Nonprofit Insurance

More and more, average Americans are struggling in their day to day lives. With the loss of good manufacturing jobs and Wall Street’s attack on working people, it is becoming increasingly difficult for many Americans to get by. In this environment, the insurance industry’s continued nickel and diming of the American people is becoming intolerable. The regulations on the insurance industry need to be reformed to force these incredibly profitable companies to treat policy holders fairly. When I am elected President in 2016, one of my major goals will be to establish a non-profit insurance industry.

In the early days, neighbors would band together to help each other in the case of fires, storms, or other disasters that destroyed property. Working together, they would repair damage and help families get back on their feet. Eventually, communities started banding together by forming their own neighborhood protection funds that they would pay into in order to pool their resources to help protect themselves and their neighbors. These neighborhood funds are the root of modern insurance companies.

Insurance has, of course, come a long way from these humble, community-minded origins. Insurance companies are now specialized corporations, usually related to banking institutions, which take the premiums paid by their policy holders and reinvest them to reap huge profits. As private corporations, insurance companies have an obligation to their shareholders to make as much profit as possible. However, this is a goal that is directly opposed to the public interest. The function of insurance is to protect individual policy holders from loss by spreading risk among many people and groups. When policy holders’ premiums are being used to earn profits for a private insurance company, they are not protecting policy holders. We need fundamentally different insurance regulations.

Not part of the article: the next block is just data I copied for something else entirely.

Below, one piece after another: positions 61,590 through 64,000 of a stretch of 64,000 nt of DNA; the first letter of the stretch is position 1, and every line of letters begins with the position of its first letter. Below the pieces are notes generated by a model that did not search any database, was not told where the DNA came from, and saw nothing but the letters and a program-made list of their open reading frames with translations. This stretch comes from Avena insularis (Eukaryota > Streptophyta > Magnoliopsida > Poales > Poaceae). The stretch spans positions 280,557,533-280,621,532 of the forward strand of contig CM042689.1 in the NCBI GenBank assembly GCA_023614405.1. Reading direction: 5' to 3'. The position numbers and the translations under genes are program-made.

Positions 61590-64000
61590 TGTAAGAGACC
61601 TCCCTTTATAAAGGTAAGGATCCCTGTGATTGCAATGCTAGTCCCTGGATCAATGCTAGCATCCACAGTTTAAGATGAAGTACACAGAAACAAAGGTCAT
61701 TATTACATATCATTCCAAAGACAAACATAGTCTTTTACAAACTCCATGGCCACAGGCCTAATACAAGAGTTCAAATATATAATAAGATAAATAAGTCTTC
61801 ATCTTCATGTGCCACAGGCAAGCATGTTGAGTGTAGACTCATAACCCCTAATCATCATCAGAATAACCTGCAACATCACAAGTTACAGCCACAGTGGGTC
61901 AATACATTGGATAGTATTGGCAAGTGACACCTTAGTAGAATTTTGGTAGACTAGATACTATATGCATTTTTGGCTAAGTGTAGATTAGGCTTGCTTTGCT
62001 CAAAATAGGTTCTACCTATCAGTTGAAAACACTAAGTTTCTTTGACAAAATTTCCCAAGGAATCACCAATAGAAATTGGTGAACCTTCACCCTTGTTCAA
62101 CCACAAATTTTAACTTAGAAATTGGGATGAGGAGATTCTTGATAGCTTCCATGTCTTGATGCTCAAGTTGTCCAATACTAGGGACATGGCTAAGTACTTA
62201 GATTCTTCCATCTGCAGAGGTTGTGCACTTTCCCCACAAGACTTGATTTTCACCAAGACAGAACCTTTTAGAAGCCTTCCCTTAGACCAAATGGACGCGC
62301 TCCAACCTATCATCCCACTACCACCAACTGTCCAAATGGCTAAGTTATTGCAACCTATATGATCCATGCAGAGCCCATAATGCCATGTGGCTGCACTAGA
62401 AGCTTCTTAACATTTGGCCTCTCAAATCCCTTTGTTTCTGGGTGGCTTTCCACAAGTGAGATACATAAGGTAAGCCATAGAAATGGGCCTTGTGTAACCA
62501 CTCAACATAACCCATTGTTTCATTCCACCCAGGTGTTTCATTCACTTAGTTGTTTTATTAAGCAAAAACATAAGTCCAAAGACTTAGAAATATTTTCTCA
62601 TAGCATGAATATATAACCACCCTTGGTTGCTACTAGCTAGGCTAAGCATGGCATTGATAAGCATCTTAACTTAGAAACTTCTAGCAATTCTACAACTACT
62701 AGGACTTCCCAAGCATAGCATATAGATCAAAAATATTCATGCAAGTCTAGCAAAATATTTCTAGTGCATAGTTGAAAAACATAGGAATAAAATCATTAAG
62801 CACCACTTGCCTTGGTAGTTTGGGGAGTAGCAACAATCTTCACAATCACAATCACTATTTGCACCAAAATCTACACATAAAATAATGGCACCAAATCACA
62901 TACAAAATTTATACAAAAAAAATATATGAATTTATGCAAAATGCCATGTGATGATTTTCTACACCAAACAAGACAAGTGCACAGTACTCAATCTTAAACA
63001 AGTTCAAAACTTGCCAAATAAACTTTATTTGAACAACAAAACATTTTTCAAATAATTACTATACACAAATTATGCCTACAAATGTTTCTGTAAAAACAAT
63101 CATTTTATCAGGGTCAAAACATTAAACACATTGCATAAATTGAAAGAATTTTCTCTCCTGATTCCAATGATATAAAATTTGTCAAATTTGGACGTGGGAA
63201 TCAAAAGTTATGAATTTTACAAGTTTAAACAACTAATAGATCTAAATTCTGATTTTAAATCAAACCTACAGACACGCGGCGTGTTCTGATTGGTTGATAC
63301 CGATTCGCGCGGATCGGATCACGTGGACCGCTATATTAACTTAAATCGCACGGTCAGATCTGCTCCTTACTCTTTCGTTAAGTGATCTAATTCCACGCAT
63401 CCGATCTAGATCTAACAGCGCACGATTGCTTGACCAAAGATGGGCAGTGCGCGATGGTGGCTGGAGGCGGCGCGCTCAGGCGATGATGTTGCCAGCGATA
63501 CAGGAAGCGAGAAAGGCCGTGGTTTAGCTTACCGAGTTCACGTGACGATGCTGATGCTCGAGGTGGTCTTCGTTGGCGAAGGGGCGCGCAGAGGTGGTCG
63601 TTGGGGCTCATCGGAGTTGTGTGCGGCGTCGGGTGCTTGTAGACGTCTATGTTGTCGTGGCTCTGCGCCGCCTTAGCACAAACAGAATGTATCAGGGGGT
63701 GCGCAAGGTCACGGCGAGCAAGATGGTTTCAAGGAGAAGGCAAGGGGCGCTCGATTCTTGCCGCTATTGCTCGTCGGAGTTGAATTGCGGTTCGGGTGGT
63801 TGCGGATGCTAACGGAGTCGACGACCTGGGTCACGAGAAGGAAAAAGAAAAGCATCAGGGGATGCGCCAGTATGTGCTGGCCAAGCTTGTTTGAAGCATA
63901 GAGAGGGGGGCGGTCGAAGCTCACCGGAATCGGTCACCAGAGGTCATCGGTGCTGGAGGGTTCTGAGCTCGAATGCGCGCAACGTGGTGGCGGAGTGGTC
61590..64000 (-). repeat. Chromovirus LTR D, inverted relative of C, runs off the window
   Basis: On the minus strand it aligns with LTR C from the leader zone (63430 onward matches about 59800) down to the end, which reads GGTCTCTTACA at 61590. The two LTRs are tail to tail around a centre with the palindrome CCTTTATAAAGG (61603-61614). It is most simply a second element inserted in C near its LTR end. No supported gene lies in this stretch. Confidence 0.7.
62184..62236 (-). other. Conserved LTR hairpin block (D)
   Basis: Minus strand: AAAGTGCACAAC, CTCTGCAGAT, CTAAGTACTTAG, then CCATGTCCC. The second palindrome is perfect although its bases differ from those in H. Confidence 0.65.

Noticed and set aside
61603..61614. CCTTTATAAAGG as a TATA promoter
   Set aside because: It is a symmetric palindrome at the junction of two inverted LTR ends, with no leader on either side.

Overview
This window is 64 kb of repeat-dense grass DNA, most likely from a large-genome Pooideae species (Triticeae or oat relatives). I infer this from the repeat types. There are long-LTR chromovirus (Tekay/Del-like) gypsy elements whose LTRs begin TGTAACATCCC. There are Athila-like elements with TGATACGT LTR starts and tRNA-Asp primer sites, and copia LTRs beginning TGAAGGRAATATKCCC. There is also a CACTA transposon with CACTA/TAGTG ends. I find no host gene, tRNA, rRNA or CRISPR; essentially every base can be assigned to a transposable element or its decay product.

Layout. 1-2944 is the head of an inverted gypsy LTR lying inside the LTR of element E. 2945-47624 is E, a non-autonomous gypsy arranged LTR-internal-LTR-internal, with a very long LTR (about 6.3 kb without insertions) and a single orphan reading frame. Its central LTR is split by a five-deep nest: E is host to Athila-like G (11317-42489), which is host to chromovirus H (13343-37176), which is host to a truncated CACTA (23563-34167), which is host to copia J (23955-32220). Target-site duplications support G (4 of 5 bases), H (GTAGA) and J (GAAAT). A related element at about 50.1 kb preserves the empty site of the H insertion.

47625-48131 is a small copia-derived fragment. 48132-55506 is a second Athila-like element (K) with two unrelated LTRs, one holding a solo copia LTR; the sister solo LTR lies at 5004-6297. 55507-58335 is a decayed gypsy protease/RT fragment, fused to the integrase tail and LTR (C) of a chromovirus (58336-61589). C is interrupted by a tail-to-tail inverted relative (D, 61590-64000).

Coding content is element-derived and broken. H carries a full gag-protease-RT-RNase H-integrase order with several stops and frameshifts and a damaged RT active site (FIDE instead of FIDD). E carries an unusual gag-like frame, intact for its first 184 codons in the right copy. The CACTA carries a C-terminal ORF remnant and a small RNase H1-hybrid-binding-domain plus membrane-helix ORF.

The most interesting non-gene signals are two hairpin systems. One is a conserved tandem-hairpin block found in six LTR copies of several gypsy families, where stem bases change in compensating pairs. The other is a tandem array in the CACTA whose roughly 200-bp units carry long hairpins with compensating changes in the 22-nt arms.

Insurance is a vital service. It is entirely necessary for most people to cover medical costs, to cover liability to protect them in car accidents, to protect them as business owners, and to protect their homes and property. The sole goal of the insurance industry should be to protect their policy holders, not make a small number of shareholders wealthy. Over the last few decades, how many millions of Americans’ insurance dollars have found their way funneled into Wall Street coffers?

The solution to this problem is simply to mandate that all insurance companies must become nonprofit organizations. As nonprofits, they will be focused on their primary goal of protecting their policy holders because they will not need to be distracted with earning huge profits for their shareholders. If dividends from careful, prudent investments were credited to policy holders, insurance premiums would be significantly lower. This would make insurance much more affordable in every field of the industry, from health care to auto insurance.

An additional benefit in requiring that all insurance companies become nonprofit entities is that it will eliminate the incentive that these corporations currently have to spend millions of dollars lobbying state and federal representatives to introduce legislation that will allow insurance companies to make ever greater profits. The vast amount of resources these companies put into lobbying lead to higher premiums for all of their policy holders. In most circles, this kind of behavior is known as “robbing Peter to pay Paul.”

Our leaders have allowed this insurance situation to get out of control. We need someone who will take a stand for Americans against the banks and Wall Street. People are unable to insure their property, businesses are closing, and physicians are giving up their practices, all because of the price gouging of the insurance industry. When I am President, one of my top priorities will be reining in the insurance industry and making sure that all Americans can obtain the security they need. Please join me in 2016 by casting a write-in vote for Art Drew for President of the United States.